Fox Files: The man who has to register as a sex offender based on lies

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ST. LOUIS – He’s the sex offender who’s innocent. According to the reported victims, Curtis Scott Hansen didn’t do it.

Tuesday’s interview with Hansen is part of Fox 2’s ongoing investigation into why the Missouri justice system isn’t listening.

“I’ve been fighting this for 31 years of my life and it has caused me something new, every time I turn around,” Hansen said. “The neighbors looking at me wrong, not being able to go to a state park. Just recently I found my passports got pulled because of a new sex-trafficking law.”

Hansen must register as a sex offender after being falsely accused in the 80s of molesting his nephews. He would have been as young as 13 during the alleged crimes.

“I kept saying, ‘There’s no way my nephews said this because I’ve never touched them.’ I’ve never done anything to them,” he said.

We’ve shown you in prior Fox Files reports how the nephews say they were coerced into making false sex allegations by a Missouri Division of Family Services caseworker.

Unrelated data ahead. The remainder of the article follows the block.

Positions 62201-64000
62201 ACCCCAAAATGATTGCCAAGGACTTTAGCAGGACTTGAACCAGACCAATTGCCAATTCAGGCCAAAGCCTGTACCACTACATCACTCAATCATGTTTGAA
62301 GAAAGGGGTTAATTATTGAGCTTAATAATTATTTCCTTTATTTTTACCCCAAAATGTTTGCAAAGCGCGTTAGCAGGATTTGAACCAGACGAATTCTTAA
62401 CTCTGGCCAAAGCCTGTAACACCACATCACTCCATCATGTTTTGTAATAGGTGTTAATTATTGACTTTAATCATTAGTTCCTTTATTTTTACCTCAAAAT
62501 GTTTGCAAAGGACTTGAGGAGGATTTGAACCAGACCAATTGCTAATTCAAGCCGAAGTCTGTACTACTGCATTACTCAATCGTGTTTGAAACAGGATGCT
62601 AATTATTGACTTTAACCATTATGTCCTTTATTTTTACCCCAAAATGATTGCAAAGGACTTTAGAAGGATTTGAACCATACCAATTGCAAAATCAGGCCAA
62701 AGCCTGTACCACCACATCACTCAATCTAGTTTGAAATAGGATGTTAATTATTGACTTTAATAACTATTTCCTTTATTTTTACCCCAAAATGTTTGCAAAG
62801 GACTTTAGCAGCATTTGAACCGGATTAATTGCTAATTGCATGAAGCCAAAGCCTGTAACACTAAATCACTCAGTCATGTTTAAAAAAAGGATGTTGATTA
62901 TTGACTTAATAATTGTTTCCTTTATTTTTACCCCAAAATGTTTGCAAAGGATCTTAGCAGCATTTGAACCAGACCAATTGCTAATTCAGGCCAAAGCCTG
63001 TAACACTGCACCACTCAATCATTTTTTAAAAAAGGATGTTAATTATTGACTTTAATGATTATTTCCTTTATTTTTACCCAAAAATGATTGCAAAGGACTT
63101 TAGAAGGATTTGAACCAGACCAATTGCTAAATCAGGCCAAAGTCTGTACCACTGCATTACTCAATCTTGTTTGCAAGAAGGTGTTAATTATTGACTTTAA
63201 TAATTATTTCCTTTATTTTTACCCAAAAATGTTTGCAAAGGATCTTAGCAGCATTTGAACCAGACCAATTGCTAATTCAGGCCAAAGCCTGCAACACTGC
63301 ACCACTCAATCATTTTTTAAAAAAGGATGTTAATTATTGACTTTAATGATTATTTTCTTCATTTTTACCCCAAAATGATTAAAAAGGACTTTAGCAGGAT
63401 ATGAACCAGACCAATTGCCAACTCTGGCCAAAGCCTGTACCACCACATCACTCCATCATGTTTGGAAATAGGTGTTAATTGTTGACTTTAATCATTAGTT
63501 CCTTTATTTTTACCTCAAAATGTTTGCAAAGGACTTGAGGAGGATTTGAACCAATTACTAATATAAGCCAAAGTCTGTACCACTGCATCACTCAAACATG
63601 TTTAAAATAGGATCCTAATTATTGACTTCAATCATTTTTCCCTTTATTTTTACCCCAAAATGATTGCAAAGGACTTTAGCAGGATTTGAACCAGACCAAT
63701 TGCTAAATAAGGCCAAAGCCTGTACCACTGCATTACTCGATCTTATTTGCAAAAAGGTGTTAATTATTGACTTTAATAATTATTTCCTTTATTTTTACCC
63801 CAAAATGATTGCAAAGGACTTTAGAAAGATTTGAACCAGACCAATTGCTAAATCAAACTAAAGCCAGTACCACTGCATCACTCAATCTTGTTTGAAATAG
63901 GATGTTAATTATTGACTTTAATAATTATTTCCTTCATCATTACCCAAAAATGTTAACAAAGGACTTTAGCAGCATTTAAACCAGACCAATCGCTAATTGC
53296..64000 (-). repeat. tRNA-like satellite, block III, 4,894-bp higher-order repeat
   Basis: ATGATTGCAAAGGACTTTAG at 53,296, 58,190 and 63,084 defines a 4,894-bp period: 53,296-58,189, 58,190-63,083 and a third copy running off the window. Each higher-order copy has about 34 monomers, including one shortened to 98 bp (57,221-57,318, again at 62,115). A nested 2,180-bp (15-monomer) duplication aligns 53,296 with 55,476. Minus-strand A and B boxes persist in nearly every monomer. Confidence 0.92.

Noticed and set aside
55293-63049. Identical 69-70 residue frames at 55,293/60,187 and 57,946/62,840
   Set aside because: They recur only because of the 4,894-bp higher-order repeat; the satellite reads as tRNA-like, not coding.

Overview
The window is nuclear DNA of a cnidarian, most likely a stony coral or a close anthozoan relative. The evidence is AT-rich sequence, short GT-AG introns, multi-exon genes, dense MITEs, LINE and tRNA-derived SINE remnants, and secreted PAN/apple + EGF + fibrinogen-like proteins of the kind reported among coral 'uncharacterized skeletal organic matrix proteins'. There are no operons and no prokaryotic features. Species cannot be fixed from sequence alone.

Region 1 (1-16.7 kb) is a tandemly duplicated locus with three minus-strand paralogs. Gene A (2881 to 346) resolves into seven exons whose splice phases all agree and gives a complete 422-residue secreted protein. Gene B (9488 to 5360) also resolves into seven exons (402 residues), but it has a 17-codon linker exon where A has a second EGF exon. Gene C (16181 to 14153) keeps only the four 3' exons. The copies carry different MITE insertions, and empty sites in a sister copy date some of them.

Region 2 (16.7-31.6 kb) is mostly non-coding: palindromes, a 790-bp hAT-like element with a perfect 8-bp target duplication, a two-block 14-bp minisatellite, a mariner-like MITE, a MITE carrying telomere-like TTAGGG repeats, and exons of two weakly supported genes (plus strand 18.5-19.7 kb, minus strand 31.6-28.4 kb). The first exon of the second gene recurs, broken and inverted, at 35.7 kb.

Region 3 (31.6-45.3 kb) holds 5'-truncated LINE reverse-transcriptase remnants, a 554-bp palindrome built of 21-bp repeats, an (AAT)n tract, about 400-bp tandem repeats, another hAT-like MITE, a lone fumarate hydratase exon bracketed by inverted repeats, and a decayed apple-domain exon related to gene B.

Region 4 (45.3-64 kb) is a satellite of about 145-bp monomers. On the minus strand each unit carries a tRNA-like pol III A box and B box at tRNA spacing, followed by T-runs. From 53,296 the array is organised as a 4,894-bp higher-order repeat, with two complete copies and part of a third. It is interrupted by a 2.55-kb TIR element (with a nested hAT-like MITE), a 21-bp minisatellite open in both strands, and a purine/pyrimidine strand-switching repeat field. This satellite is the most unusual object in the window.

Hansen was unaware until police called. At the time, he thought it was his buddies.

“I thought one of them was calling me and pranking me. I was thinking, ‘What is wrong with you guys? Ok, whatever, you know you’re not funny.’”

“I was working at a place called Fresh Fish up on Page near the inner belt and one of the police departments they came by and picked me up.”

The police report from 1988 shows Hansen “stated he could not understand why the victims were accusing him of these acts.”

He had just turned 18 at the time and police were grilling him about something that supposedly happened when he was 13.

According to the police report, Hansen said, “Do you want me to admit to something I didn’t do?”

Hansen said his public defender later told him the truth didn’t matter.

“She kept telling me, ‘Here’s the problem, you put three kids up on the stand and they start telling jurors that you molested them, I don’t care if it’s true or it’s not true, they’re going to convict you.”

Faced with 30 years in prison if convicted, Hansen took a plea deal that would keep him out of prison but forced him to register as a sex offender for the rest of his life. He’s been inside an invisible prison ever since.

“After the case went to court and I took the plea, I ran into my nephews. They were like, ‘Uncle Scotty.’ They were shocked to see me and I’m like ‘Hey, do you guys want to talk to me about something? Do you want to tell me what happened?’”

That’s when he learned his nephews said they were coerced at 8, 9, and 10 by a state family services worker who was later convicted for child molestation.

Charles, Jason, and Clinton Britton all say their caseworker, Don Manhal, had removed them from their birth home, that he had one on one private interactions with them—often talking about sex—and told the kids they could return home if they’d accuse a relative of molesting them.

Hopefully, there are no other victims out there,” Clinton said.

Clinton hopes his uncle can be cleared of a crime he didn’t commit.